The world is currently engulfed in a controversial debate following the decision by the United States of America to withdraw from the Paris Accord. The spirit of the Paris Accord is essentially steered towards regulating countries’ emissions levels as well as the maintenance of climate friendly policies that would ensure the future of the planet while ensuring that finance flows are consistent with an aim towards low greenhouse gas emissions and climate-resilient development.
The pullout by the United States of America came as a shock to many but is expected to offer a buffer to US heavy industry manufacturers in terms of implicit compliance costs in the medium term unless this decision is reversed.
Climate Change, a Reality
According to Just Facts, it is estimated that average global temperatures rose by 0.8ºC between the 1850s and 2000s, with significant acceleration post-1911, which correlates with the rise of the industrial age. The graph below confirms the fact that emissions have been on an upward trajectory as the world entered the industrial age.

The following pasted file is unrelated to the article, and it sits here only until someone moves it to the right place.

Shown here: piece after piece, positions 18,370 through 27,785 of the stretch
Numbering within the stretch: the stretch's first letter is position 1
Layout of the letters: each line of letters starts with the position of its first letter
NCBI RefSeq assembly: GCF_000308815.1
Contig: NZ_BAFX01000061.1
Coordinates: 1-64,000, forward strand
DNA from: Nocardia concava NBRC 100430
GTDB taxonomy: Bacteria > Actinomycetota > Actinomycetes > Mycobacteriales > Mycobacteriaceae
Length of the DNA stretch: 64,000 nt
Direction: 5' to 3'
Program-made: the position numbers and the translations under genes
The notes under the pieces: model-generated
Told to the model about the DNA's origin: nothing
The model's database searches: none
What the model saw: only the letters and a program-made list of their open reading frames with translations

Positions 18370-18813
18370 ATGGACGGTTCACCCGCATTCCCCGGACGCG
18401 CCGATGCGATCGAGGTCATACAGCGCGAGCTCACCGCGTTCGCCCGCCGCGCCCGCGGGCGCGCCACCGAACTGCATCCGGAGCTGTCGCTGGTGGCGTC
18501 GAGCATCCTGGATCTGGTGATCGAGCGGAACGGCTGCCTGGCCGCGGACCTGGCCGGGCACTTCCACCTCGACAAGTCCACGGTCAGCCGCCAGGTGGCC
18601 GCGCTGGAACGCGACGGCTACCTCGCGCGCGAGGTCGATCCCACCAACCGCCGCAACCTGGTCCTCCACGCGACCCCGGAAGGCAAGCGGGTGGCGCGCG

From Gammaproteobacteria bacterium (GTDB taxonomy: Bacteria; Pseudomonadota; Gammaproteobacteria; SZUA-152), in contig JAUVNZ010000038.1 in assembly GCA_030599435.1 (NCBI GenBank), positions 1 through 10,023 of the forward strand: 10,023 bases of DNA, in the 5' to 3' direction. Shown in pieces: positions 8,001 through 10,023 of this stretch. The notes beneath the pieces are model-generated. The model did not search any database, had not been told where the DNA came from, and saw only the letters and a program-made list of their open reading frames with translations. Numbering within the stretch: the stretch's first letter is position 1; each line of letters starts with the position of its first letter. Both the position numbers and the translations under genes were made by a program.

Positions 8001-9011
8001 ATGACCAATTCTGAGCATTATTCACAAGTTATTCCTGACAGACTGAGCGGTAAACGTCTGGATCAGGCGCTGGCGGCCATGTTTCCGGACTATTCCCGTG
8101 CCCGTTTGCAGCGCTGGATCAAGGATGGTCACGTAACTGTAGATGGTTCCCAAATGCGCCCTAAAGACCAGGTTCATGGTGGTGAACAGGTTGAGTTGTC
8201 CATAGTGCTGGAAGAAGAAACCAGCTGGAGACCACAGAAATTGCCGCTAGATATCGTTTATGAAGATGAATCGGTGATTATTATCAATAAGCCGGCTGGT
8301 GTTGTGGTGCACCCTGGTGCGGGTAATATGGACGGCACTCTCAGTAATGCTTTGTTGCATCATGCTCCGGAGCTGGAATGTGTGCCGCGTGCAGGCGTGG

If this trend keeps up, it is only a matter of time before the earth becomes uninhabitable; sea levels continue to rise, and the glaciers are melting away at an unprecedented pace. Humanity seems to have become comfortable with taking a 2 degree Celsius annual increase in warming which was previously deemed catastrophic. More progressive thinkers have put forward the idea of colonising other planets, which has resulted in increased space activity; but this requires a lot of investment and research whose benefits could be generations away.
As an immediate measure, there is a need to coalesce around the mantra of reduced emissions and shift towards more climate friendly manufacturing and ways of life. The only hurdle is that the laws of economics dictate that firms and consumers require incentives to shift behaviour. This leads to the important debate on green finance which has emerged to address this fundamental mismatch in incentives.
Emergence of Green Finance